Credit: George Danby

The other day as I was sitting in my old dilapidated beach chair, knee deep in the ocean, when I was allowed to watch the baptism of a new beach kid. The ceremony begins with the arrival of a new family. They are loaded with every type of umbrella, stroller, towels, coolers and, of course, beach chairs. It is obvious the family is most excited about introducing their newest to the ocean. The kid, maybe 1 year old, doesn’t have a clue what is about to happen.

After establishing their tight little section of territory, the father brings the newest member of his family down to the sea. As he is walking carrying his baby it looks as though he is explaining where they are going. The child has a smile on their face because he or she is secure in the knowledge that something new is about to happen.

As soon as the father reaches the water, he stops and decides to bounce his child up and down attempting to foreshadow the wonderful experience his offspring is about to have. Every few feet he stops and begins to have a conversation.

Back at the shore the rest of the family watch in deep apprehension. I can almost read their thoughts wondering if their son, daughter, sister or brother will love or hate the salt water. The mother has the most serious expression on her face, perhaps because this could be the first time she is not at the center of a new experience her baby is about to have. The deeper the father walks into the water, the quieter the older children become.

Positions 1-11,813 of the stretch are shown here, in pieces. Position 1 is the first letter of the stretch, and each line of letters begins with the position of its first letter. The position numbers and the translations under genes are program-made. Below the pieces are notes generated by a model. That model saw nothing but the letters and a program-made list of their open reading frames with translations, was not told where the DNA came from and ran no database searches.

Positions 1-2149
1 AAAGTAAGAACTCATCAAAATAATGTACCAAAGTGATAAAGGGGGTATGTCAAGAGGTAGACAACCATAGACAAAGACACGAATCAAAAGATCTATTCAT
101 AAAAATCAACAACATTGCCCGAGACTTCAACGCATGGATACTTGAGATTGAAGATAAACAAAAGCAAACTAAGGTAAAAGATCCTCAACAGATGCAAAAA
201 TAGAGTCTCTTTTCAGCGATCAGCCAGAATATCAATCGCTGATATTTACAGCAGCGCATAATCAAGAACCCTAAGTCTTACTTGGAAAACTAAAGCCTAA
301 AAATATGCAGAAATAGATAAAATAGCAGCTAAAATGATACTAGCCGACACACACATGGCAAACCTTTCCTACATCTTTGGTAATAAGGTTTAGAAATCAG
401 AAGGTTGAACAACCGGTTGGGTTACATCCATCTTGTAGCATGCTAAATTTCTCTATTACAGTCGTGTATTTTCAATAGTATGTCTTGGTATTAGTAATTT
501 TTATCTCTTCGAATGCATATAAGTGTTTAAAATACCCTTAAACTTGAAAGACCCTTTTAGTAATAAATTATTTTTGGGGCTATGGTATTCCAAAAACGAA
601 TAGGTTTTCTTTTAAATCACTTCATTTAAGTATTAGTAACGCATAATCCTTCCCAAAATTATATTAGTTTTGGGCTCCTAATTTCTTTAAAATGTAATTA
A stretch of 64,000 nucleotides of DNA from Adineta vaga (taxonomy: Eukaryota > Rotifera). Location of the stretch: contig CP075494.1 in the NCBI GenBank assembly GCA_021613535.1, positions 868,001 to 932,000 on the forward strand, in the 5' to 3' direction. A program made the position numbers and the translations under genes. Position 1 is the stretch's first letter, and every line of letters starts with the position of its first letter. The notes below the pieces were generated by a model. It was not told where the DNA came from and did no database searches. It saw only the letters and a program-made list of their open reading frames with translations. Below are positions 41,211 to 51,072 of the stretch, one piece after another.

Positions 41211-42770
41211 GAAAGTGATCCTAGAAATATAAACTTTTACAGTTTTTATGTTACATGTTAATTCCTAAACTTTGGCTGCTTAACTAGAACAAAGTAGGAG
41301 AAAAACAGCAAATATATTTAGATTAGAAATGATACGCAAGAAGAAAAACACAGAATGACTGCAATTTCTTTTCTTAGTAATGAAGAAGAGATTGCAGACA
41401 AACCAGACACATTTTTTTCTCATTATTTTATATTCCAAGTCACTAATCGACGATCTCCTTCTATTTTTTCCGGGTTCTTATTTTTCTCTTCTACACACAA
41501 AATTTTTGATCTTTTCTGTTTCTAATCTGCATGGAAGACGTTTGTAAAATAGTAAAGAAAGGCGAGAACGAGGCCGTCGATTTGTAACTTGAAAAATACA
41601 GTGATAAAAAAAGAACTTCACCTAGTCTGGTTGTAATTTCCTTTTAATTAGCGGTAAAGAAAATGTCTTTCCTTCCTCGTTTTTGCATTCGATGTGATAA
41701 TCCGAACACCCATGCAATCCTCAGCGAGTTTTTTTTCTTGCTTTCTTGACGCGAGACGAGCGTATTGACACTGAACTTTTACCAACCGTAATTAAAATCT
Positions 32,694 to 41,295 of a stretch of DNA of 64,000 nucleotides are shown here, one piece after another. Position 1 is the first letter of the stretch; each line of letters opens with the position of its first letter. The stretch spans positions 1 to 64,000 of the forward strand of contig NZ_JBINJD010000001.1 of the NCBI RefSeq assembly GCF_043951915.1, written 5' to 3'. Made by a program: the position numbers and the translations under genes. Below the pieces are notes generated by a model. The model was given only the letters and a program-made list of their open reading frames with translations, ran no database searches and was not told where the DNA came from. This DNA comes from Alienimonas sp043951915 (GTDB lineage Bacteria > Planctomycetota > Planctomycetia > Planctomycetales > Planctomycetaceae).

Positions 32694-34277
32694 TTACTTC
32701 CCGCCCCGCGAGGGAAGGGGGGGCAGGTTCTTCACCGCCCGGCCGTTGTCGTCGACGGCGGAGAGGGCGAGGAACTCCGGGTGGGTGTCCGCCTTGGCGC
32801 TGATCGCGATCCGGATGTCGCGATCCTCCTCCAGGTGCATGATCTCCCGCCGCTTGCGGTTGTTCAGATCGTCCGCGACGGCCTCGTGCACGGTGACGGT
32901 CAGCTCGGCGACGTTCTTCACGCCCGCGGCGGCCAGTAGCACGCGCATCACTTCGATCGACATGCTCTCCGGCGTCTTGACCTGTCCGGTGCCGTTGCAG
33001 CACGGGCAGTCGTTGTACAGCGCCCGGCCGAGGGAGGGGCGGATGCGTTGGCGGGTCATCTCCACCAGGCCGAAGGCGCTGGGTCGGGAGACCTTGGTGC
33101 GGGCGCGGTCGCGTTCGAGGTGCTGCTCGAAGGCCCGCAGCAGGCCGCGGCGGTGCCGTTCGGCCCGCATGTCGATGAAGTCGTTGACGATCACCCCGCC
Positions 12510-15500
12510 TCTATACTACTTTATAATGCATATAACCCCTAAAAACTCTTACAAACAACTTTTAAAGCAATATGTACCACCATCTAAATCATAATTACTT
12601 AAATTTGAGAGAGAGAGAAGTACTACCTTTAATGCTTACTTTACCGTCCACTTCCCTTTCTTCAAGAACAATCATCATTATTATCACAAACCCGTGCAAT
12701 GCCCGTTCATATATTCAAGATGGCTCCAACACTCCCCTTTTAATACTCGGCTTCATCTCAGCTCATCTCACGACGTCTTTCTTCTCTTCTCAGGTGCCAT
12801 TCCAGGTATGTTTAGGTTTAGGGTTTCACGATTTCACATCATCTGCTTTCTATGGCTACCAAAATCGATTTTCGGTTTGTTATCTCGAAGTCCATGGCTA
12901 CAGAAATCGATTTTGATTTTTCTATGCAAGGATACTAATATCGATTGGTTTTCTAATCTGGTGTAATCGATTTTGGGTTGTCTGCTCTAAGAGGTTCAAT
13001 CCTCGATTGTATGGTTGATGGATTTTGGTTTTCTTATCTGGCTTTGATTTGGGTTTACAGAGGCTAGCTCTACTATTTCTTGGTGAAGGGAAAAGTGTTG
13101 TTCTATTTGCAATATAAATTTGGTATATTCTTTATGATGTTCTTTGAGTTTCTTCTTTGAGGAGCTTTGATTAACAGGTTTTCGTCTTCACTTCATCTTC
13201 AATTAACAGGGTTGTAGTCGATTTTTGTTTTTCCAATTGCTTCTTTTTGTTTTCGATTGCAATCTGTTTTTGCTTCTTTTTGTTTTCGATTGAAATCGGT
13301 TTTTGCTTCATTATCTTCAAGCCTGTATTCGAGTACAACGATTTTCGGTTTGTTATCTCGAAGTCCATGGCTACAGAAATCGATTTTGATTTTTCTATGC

Then the moment of truth arrives. The father, who is now waist-deep in the ocean and is bouncing up and down in order to reduce any possibility of splash, stops talking. For the next few seconds he does his best to reassure his child that the following few seconds will become a highlight in his or her life.

In one quick movement, the father bends his knees and drops his child down into the water. For the next few bits of time the child has the expression of a deer in headlights. For the next few moments the child has to make a decision as to whether or not to become a beach kid.

If a smile appears, then it is the beginning of a long love affair with the beach. If a laugh is heard, then sand will be eaten, crabs will be discovered and sandcastles will be constructed with deep moats to stop the flow of the tides.

If the arms and hands are waved in excitement, then friends will be found while playing on the beach. Time in the sun will be the best time of all.

But, if the shock of the cold water ever scares the child in the arms of his or her father, then the ocean may be something that will never be loved and explored. If the child begins to cry, then time spent on the beach may not be pleasant.

On this particular occasion, the child obviously loved where he was. Or at least I think it was a he. His smile ran from one ear.

Back on the shore, the rest of the family jumps up and down with joy. The brothers and sisters now know that they have a new playmate on the beach. They know that a new ally has arrived to pester their parents to come out to the beach as many times as possible.

The father then walks his child back to the beach to join his family. Everyone is excited. The child is laughing almost hysterically as the father hands over the newest of beach kids to the mother. For the past 50 years of observing this reality, I know that as soon as the child goes into the mother’s arms, he or she hugs her thanking her for the life she gave. The mother now becomes the center again.

There are many reasons why people yearn to live by the ocean. I love living here because I can observe little moments like this.

Jim Fabiano is a retired teacher and writer who lives in York.